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CSI: Conservation Science Indianapolis — Part Four

Our guest blogger today is Jared van der Linden, a clinical laboratory scientist with the Indiana Blood Center. His favorite painting is Vermeer's “The Little Street” in the Rijksmuseum, Amsterdam.

Part Four in a series of blog posts on the ongoing technical examination of a purported 1874 Alfred Sisley Impressionist painting.

Our preceding blog posts have introduced the IMA painting House in a Village, which bears the signature “Sisley 74” in the bottom-right corner and a fuller written name “alf. SISLEY” on the painting’s verso.  This painting lacks a clear history of ownership, and art historians and curators have expressed doubts that it is a genuine work by the Impressionist painter Alfred Sisley. In the previous posts (Part One, Two, Three), we presented the results of technical analyses using imaging techniques and x-ray fluorescence spectroscopy, both of which are nondestructive approaches.  None of these efforts have produced a “smoking gun” that clearly demonstrates that Sisley could not have been the work’s creator.  However, numerous regions of the painting showed curious anomalies that warrant further examination.

In the analysis of paintings not all questions can be answered through noninvasive approaches.  A painting is more than just the two dimensional image observed from a viewing distance of a few yards.  Paintings are three dimensional objects built up of layers including canvas or wood supports, sizing, preparatory grounds, paint layers, glazes, and varnishes.  Analysis of these strata, their composition and mode of application, can reveal much about a painting’s history and construction.  The difficulty is that to expose the underlying strata, a small sample must be taken.

Figure 1. Photomicrograph of the cross section sample location EX3 (at the end of the triangular marker) showing before (left) and after (right) removal of the small paint chip. For reference, the white marker in the lower right corner is 2 mm long.

A conservation scientist does well to follow the physicians’ motto of primum non nocere: first, do no harm.  In practice, the deleterious effect of sample removal is minimized by using microsampling techniques and sectioning from the edge of a pre-existing site of damage (Figure 1.).  This old painting has a pattern of stress-induced fissures over its entire surface.  Combined with small nicks introduced through accidents or normal wear-and-tear, these existing damages give a multitude of potential sampling sites.

Figure 2. Dr. Smith at the stereomicroscope collecting a small cross section sample from “House in a Village.”

Obtaining a cross section is a delicate operation. Using a stereomicroscope, surgeon’s scalpel, and chemically-etched tungsten needle, a sample of approximately a hair’s width can be removed, leaving a lacuna that is invisible to the naked eye (Figure 2).  Although the sample is small, it is purposefully cut so as to contain all the layers of the painting.  Cross section sampling has the advantage of giving us very detailed information about the painting, but the disadvantage of providing that information only for a discrete area of the artwork. Since we can’t take a sample from every square millimeter of the painting without destroying it, it becomes imperative to choose a single representative site for each distinct region of interest.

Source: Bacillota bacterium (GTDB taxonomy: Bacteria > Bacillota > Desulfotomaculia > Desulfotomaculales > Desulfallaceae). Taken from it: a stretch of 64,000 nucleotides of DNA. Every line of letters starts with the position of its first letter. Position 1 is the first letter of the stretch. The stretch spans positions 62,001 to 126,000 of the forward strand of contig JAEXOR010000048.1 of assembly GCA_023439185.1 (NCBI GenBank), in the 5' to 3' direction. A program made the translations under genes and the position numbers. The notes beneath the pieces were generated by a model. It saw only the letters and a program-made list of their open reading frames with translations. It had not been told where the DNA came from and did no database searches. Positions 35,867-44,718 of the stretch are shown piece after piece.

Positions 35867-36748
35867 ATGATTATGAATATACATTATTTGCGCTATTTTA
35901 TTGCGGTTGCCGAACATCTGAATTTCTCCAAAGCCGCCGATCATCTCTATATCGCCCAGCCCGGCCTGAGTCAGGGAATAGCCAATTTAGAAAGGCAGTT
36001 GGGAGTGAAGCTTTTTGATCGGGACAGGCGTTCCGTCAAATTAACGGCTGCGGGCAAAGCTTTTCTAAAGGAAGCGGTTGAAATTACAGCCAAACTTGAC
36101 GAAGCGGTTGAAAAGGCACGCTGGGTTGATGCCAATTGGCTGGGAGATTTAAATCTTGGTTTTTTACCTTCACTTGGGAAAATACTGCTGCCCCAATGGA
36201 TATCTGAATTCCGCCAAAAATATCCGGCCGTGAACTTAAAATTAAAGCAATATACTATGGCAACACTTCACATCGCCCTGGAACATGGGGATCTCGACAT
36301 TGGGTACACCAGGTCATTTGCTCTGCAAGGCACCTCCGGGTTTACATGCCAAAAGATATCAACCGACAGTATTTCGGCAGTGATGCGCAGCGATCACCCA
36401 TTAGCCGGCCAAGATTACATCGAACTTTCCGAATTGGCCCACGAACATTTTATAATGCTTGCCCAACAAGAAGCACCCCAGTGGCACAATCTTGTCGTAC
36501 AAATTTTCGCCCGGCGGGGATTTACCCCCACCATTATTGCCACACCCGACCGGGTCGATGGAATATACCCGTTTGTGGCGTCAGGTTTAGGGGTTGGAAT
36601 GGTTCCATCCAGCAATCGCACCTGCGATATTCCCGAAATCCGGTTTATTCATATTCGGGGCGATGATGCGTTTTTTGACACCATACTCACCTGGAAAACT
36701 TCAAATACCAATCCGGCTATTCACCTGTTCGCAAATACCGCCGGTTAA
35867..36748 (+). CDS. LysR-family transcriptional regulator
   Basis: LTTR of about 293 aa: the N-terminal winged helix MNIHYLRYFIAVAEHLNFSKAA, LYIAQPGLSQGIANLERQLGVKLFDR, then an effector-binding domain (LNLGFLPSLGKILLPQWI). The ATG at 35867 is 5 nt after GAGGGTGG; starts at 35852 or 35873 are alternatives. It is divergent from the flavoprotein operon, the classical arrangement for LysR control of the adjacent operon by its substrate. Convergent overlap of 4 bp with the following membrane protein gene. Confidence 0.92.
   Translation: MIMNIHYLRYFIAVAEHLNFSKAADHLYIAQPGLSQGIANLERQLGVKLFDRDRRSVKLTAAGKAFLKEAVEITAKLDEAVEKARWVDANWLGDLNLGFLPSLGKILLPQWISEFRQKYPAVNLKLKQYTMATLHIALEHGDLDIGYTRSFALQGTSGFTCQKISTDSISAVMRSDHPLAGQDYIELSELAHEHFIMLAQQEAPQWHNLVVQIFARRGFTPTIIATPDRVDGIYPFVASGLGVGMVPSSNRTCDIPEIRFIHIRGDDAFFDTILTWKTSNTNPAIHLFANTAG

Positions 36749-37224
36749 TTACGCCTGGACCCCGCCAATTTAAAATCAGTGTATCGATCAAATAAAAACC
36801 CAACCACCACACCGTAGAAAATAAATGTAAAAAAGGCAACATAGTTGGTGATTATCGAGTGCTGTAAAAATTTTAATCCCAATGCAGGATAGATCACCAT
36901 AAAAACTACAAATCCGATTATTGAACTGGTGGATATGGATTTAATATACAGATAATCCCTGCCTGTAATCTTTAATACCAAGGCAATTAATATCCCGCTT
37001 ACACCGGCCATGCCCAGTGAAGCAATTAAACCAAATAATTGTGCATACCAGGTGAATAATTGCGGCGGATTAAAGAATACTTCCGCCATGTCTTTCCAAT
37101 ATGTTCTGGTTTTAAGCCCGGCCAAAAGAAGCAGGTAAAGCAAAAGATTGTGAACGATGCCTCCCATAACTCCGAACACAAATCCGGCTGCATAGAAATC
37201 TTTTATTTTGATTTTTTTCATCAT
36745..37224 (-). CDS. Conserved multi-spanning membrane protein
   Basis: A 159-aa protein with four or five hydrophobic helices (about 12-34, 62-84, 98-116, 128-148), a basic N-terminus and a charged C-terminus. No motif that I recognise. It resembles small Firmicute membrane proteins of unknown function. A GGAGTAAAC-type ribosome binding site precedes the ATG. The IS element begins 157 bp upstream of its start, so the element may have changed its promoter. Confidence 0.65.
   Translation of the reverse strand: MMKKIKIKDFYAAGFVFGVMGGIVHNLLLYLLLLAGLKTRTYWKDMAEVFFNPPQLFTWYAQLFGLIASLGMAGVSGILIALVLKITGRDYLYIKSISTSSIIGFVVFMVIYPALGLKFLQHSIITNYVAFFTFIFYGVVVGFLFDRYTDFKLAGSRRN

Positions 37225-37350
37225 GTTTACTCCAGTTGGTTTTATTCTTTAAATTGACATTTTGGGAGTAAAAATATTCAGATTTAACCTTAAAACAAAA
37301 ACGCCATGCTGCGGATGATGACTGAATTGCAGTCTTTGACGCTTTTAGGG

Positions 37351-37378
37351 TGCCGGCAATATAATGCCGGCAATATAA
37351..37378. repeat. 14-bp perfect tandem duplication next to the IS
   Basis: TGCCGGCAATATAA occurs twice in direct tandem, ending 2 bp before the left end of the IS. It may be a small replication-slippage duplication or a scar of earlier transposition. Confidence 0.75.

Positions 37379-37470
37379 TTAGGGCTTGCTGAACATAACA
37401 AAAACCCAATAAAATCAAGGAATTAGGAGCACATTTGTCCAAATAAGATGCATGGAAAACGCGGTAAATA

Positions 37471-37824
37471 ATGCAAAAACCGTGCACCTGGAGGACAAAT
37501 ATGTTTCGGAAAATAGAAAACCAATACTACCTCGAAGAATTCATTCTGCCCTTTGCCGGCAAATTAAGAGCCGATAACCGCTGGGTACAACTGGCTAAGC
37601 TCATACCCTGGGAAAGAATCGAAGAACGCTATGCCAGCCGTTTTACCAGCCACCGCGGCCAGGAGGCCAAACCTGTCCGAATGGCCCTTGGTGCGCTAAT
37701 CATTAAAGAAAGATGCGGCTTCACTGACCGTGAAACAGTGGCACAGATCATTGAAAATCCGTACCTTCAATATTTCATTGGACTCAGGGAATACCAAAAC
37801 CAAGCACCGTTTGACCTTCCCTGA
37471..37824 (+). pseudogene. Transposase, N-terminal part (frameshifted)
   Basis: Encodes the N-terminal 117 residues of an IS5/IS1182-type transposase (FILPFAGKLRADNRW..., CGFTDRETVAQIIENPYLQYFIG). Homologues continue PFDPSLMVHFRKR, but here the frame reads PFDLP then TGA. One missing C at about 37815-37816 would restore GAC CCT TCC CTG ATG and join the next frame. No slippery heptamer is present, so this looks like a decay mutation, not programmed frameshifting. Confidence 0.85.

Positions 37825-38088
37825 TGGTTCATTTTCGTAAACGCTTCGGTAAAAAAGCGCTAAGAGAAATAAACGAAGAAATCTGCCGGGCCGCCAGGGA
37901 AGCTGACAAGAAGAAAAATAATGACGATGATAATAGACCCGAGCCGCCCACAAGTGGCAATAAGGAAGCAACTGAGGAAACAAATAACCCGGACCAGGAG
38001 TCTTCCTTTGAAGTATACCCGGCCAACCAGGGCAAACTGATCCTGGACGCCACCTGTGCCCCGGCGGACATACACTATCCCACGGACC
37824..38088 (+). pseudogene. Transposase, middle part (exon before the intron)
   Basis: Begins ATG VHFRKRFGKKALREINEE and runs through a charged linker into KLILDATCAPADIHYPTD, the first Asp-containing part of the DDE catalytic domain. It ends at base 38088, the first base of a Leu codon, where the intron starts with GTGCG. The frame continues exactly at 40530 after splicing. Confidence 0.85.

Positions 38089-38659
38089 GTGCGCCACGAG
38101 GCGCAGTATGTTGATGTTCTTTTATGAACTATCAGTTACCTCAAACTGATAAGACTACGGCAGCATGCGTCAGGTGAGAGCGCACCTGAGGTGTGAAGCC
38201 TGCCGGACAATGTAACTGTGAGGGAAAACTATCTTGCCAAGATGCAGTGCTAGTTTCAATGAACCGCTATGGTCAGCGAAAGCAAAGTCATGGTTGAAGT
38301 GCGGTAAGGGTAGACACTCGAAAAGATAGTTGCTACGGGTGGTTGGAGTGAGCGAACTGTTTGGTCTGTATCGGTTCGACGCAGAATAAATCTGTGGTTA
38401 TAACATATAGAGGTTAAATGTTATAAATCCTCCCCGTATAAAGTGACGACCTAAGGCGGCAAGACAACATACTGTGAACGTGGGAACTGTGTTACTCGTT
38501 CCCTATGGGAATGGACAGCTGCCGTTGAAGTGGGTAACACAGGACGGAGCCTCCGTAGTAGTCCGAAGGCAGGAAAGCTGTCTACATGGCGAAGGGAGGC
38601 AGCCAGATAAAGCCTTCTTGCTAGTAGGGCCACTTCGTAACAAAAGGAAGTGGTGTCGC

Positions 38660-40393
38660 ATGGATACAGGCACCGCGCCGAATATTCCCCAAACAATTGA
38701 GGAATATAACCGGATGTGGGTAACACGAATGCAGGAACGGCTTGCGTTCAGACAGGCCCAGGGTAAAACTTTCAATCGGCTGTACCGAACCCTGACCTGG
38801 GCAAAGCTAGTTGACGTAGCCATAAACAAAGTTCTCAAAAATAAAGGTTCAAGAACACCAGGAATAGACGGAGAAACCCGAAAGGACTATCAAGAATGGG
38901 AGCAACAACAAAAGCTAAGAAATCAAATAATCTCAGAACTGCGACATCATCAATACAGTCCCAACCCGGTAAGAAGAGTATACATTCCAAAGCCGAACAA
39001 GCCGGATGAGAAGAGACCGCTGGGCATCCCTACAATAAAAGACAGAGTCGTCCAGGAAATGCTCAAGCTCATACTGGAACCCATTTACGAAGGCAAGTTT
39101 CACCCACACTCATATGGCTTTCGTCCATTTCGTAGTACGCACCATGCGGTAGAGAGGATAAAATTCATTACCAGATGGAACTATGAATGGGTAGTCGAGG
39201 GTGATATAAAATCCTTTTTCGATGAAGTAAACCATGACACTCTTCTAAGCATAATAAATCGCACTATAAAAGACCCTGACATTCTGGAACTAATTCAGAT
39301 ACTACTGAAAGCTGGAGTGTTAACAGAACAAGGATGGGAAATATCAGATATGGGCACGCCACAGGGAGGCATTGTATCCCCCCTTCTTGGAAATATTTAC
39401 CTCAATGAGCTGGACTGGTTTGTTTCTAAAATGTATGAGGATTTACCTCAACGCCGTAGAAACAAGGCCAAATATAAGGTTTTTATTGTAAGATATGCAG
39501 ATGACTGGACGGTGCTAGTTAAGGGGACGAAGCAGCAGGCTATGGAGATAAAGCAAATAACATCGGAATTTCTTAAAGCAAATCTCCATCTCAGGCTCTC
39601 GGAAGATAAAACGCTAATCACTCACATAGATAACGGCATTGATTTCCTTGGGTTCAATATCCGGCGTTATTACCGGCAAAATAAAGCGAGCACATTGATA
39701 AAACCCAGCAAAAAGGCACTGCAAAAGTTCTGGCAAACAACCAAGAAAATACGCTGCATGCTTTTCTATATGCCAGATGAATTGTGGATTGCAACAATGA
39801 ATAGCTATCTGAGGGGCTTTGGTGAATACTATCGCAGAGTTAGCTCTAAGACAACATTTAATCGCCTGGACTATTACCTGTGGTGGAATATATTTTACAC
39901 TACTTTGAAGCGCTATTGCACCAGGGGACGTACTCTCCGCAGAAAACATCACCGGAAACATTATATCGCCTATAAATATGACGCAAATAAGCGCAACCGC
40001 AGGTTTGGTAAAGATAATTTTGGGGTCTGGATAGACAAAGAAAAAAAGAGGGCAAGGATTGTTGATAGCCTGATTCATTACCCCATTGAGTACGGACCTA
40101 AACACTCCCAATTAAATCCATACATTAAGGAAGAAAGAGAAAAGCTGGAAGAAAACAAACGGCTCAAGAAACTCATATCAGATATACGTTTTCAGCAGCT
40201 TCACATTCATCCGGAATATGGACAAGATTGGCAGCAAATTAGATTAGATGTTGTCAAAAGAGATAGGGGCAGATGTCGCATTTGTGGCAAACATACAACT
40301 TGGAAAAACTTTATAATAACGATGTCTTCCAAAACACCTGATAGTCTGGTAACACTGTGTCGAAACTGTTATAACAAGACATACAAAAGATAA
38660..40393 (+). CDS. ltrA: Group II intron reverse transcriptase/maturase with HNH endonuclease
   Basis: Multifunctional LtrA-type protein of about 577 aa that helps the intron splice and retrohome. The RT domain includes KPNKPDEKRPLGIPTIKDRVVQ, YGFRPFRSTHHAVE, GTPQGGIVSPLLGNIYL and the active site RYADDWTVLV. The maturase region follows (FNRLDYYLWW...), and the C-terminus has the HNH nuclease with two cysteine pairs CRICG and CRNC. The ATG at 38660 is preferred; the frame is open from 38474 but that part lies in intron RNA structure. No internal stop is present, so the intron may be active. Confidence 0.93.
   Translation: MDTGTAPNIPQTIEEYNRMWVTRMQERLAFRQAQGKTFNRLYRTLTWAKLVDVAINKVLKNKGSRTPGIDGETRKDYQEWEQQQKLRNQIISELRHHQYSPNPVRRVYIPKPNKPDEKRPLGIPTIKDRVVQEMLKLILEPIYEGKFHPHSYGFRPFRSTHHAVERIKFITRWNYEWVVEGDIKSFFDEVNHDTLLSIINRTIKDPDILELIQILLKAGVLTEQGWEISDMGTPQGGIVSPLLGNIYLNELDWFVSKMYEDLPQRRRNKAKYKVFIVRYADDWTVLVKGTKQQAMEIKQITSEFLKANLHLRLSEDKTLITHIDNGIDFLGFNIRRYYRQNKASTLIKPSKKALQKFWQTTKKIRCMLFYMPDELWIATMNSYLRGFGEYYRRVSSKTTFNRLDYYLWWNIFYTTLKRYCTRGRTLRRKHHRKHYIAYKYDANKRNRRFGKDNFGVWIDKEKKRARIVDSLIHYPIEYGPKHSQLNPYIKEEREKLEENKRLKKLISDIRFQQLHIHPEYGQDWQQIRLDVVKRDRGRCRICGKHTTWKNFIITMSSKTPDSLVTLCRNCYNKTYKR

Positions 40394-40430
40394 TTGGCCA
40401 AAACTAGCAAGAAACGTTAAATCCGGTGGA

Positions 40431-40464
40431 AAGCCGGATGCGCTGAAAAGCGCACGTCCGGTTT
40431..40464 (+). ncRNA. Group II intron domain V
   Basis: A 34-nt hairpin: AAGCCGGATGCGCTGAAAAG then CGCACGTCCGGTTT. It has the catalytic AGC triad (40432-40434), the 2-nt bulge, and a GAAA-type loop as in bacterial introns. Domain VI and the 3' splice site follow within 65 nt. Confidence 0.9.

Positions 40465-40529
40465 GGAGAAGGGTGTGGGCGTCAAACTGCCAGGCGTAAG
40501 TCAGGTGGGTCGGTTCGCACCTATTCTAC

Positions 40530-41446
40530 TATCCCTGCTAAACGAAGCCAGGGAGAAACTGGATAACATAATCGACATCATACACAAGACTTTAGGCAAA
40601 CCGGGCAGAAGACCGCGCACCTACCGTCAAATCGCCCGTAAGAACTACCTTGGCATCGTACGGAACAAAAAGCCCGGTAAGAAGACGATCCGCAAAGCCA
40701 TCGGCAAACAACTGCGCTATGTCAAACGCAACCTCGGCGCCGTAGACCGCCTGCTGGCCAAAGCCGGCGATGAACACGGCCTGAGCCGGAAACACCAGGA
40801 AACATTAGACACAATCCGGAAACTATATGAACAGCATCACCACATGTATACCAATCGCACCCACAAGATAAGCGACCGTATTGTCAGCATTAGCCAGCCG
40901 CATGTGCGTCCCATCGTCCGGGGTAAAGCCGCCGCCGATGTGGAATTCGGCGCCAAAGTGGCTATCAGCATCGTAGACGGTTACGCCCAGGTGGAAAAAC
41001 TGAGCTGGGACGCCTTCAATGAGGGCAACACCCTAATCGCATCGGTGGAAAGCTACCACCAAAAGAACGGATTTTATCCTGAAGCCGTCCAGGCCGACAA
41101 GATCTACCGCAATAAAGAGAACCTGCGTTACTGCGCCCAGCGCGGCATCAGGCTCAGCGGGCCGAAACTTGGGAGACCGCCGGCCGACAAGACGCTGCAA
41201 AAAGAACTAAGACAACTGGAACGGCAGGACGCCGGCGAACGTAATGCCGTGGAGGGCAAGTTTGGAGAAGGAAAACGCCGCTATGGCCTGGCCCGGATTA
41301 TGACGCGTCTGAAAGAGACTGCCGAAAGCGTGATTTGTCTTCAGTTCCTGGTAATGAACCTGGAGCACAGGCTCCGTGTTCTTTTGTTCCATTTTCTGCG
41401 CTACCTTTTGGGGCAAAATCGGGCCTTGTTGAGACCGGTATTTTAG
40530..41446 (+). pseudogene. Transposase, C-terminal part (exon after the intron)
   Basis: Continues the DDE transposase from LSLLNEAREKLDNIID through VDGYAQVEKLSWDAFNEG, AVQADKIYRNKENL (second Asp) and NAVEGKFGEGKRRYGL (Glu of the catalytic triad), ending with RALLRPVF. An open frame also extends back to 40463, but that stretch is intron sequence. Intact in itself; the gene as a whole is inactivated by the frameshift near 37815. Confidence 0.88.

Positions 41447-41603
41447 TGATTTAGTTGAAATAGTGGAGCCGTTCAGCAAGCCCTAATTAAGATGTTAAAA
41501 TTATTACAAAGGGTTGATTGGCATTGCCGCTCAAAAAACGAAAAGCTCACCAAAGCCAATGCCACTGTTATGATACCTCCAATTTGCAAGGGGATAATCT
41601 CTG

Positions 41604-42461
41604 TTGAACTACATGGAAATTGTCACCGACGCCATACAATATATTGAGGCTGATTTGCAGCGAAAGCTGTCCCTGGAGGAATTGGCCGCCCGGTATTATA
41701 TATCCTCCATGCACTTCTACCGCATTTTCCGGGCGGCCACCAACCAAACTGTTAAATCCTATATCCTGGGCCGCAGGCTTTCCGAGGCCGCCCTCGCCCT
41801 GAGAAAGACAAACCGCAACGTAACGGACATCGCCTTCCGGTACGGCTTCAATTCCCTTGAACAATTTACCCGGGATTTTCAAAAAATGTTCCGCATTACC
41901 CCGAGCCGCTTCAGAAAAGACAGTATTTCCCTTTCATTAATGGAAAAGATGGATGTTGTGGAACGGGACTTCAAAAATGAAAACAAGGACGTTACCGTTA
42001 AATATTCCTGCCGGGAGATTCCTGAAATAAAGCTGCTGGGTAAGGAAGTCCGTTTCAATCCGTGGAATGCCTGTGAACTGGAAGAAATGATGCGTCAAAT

We chose to examine three areas (marked EX1 to EX3 in the painting’s image in Part Three), one from the black region of the upper-story window and two from different regions of the blue sky.  These sample sites create a vertical transect across the possible underlying composition that was hinted at in the infrared transmittogram image of the painting (see Part Two).  It is hoped that the samples will show the various paint layers used in the uppermost image and the underlying one, thus confirming the presence of an overpainted landscape scene beneath House in a Village.

To prepare our samples for microscopic examination, we must first mount them.  The samples are placed on their sides in a mold to which a clear liquid epoxy is added.  After curing for six hours, the hard resin-embedded samples can be cut and polished to expose the painting’s stratigraphy.    A series of progressively finer grits is used when grinding away the epoxy, terminating in a smooth nap cloth for producing a mirror-like polished surface.  Working with samples that are only a fraction of a millimeter thick requires caution, as one too many strokes on the sandpaper could completely erode the cross section.  When the preparation of the samples was complete, we observed and photographed them using common light microscopy techniques.

Figure 3. Cross section samples for EX1 (far left), EX2 (middle), and EX3 (far right) observed with darkfield illumination. Scale bars are all 100 micrometers.

Figure 3 shows the three samples viewed under a compound microscope.  Sample EX3, excised from the sample site in the sky area shown in Figure 1, is a three-layered cross section.  The upper blue sky layer is over the top of a green layer, which lies over the white ground layer.  This layering clearly suggests that an earlier composition containing green paint underlies the image of House in a Village.  The other two cross section samples each showed only two layers, suggesting that the green passage of paint did not run across the entire vertical transect of the underlying composition.  In those instances, only a single white layer of paint exists beneath the surface image. Moving forward, we can use these polished samples for a multitude of other investigative techniques to learn more about the pigments and the binding media.

Filed under: Art, Conservation, The Collection

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